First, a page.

8 Low-Maintenance, Native Plants for Landscaping in Louisville

If you’re looking to start a garden in Louisville, you should consider using native plants. While all plants provide benefit to the ecosystem, native plants offer more of those benefits while also requiring less intensive care. These plants are already adapted to the soils and climates of the region, allowing you to spend less time maintaining your garden and more time enjoying it. Consider these eight native plants for a sustainable, responsible garden this season.

 1. Sweet Coneflower

Scientific name: Rudbeckia subtomentosa

Moisture: Average

Sun: Full sun to partial shade

Duration: Perennial

Height: Up to four feet

Bloom Time: July-September

greyhead coneflower

Also known as Sweet Susan, this flower is similar in appearance to Orange Coneflower.

It is typically found growing wild in wet prairies or on woodland edges, but also makes frequent appearances on roadsides. It is resilient to most weather conditions in Louisville and makes a beautiful addition to any garden.

2. Purple Milkweed

Scientific name: Asclepias purpurea

Moisture: Moist

Sun: Full sun

Duration: Perennial

Height: Up to three feet

Bloom Time: June-July


This popular plant is a host for the Monarch butterfly, a must for a native garden. It has a deep magenta color and is endangered in many states. While it tends to grow wild in prairies, meadows, and open fields, it can be cultivated in just about any area as long as it has access to plenty of sun and water.

3. Scarlet Bee Balm

Scientific name: Monarda didyma

Moisture: Average requirements

Sun: Full sun

Duration: Perennial

Height: Up to four feet

Bloom Time: June

Also known as Red Bergamot and Osweago Tea, bee balm’s red flowers attract hummingbirds, butterflies, and of course, bees, making them a valuable addition to a native garden. This popular perennial produces scarlet-red flowers in terminal tufts, as well as mint-scented leaves. This plant is easy to cultivate, susceptible to few issues and diseases besides the common powdery mildew.

4. Winterberry

Scientific name: Ilex verticillata

Moisture: Average requirements

Sun: Full sun to partial shade

Duration: Perennial shrub

Height: Ten to eighteen feet

Bloom Time: October (berries only)


This perennial shrub produces vibrant red berries, which attract birds and other wildlife. It is known by several other names, including Black Alder and Michigan Holly, producing purplish green foliage that turns black upon the first frost. The modest flowers are accompanied by clusters of bright red berries that remain throughout the winter. It is show stopping in the late fall and early winter, and can grow in either wet or dry sites.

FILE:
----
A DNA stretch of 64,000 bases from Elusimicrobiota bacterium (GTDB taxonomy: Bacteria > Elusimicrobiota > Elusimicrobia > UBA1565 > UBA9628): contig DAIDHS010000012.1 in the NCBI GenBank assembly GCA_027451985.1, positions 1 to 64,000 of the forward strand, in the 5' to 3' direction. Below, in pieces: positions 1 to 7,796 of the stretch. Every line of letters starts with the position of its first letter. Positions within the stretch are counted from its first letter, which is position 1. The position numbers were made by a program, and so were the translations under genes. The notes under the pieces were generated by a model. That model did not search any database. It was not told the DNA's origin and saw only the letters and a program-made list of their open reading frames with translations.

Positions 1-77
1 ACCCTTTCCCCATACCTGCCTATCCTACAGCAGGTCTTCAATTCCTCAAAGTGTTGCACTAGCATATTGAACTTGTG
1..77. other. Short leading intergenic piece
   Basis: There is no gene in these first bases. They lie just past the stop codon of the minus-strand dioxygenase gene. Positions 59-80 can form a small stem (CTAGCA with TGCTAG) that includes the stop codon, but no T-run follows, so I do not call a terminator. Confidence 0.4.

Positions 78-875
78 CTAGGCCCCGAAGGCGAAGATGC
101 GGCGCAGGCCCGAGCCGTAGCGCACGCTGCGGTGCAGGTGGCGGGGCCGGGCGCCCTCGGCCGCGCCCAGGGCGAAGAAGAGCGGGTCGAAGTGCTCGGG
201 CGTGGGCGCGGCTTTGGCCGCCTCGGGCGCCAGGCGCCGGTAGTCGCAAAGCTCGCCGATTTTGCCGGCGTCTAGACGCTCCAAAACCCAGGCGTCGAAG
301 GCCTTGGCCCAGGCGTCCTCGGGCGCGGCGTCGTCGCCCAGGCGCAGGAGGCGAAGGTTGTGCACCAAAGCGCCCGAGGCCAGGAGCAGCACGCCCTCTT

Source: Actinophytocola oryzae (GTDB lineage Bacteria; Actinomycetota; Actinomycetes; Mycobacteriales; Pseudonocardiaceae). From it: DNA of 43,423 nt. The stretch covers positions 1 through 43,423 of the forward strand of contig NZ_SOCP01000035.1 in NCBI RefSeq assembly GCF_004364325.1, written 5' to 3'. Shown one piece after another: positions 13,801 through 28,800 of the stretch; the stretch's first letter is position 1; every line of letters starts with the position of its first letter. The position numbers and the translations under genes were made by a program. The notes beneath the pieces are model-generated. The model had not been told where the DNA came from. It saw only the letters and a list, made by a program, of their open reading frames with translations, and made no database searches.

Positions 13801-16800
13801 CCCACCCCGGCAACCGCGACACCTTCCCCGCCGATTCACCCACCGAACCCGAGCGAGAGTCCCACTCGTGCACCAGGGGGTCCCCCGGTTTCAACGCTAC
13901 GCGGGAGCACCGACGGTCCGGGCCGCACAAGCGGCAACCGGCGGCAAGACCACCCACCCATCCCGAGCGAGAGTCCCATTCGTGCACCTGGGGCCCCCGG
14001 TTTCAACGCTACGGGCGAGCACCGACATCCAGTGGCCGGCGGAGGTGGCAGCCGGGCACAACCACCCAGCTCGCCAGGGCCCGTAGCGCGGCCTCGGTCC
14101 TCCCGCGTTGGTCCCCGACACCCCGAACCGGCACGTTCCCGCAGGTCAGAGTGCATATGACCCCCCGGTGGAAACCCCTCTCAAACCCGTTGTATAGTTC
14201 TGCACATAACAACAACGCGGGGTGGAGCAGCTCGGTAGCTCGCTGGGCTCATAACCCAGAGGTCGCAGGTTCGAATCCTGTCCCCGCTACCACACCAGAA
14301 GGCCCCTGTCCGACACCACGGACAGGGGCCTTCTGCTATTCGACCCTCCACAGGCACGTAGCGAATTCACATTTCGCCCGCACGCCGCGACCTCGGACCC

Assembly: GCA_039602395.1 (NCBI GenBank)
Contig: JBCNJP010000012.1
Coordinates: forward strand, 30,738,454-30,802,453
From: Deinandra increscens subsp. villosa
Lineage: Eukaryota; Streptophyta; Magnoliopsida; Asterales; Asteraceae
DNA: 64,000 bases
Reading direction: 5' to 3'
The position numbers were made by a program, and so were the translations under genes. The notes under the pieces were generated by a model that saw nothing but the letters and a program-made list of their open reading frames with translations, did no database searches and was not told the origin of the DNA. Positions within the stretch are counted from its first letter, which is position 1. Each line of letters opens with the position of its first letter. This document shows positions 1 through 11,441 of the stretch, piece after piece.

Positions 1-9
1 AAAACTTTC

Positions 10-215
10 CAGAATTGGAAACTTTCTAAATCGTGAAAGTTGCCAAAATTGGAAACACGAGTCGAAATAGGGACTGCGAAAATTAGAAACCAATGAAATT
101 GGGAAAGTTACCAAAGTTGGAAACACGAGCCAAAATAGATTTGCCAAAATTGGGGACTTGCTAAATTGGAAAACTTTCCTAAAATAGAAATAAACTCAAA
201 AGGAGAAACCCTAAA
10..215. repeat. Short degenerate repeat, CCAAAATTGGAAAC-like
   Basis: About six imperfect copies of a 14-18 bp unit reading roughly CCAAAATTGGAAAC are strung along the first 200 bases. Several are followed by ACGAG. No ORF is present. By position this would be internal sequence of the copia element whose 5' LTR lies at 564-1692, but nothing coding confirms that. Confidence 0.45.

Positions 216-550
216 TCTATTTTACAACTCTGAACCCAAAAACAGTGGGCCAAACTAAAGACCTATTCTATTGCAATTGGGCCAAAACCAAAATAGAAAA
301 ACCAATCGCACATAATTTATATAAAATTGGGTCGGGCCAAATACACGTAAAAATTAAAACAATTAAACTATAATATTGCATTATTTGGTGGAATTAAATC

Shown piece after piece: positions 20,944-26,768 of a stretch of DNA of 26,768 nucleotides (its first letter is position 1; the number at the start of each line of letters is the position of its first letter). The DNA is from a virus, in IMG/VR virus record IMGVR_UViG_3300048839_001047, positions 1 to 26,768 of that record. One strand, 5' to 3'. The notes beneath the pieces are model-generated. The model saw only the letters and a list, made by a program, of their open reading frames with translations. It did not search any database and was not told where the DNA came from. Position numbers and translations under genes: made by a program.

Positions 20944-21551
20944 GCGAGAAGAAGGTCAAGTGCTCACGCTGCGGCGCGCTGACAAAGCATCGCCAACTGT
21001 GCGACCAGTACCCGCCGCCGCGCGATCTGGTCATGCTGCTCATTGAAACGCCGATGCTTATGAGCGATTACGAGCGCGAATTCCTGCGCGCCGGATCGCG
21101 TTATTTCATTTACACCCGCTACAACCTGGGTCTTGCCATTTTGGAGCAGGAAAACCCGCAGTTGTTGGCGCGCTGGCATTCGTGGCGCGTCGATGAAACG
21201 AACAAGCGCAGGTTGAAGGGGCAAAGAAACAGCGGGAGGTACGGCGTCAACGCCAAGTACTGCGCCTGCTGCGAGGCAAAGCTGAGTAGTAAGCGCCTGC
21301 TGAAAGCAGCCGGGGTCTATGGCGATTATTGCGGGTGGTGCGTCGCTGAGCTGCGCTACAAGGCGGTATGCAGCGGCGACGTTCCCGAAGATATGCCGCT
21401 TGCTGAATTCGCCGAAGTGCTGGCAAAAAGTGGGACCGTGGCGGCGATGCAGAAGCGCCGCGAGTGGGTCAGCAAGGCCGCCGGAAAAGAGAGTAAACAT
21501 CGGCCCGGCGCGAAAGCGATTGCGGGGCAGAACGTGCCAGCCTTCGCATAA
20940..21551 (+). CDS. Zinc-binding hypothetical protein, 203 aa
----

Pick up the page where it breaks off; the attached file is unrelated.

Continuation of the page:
5. Wild Columbine

Scientific name: Aquilegia canadensis

Moisture: Average requirements

Sun: Full sun or shade

Duration: Perennial

Height: Up to two feet

Bloom Time: May-June

wild columbine

Attracting hummingbirds, this plant is also known by the name of Eastern Red Columbine. It grows up to two feet in height and is most famous for its elegant, red and yellow flowers. It is typically found in woodlands, producing a sweet nectar that attracts long-tongued insects and hummingbirds.

6. Blazing Stars

Scientific name: Liatris

Moisture: Average requirements

Sun: Full sun

Duration: Perennial

Height: Up to six feet

Bloom Time: June to September

blazing star

This species is highly unique, offering different species that bloom at different periods throughout the season. It provides a vertical appeal, growing skyward in a towering display of vibrant color. There are dozens of varieties of blazing stars, so make sure you select the species that will grow best in your native garden.

7. Trumpet Honeysuckle

Scientific name: Lonicera semperviren

Moisture: Average requirements

Sun: Sun or partial shade

Duration: Perennial vine

Height: Vine, minimal height

Bloom Time: April to October

This winding vine produces tubular red flowers that serve as an attractant for hummingbirds. It is one of the few vines found in Louisville that is non-invasive. In addition to its gorgeous flowers, the vine also produces a red fruit, which is popular among multiple species of wildlife. It serves as an excellent climber or ground cover plant.

8. False Blue Indigo

Scientific name: Baptisia australis

Moisture: Average requirements

Sun: Full sun

Duration: Perennial

Height: Up to five feet

Bloom Time: May to June

Producing showstopping blue flowers and attractive greenish-blue foliage, false blue indigo is a great choice for a beginner gardener. It tends to occur naturally in nutrient-rich woods, thickets, and along stream beds. It is easy to care for, requiring little maintenance beyond patients in its cultivation.

Need help choosing the right plants for your landscape? Visit our Louisville lawn care page for more information!


Rachael Baihn

Rachael is an avid gardener, both indoors and in her backyard sanctuary. She can often be found exploring nature off the beaten track or enjoying the company of local neighborhood dogs.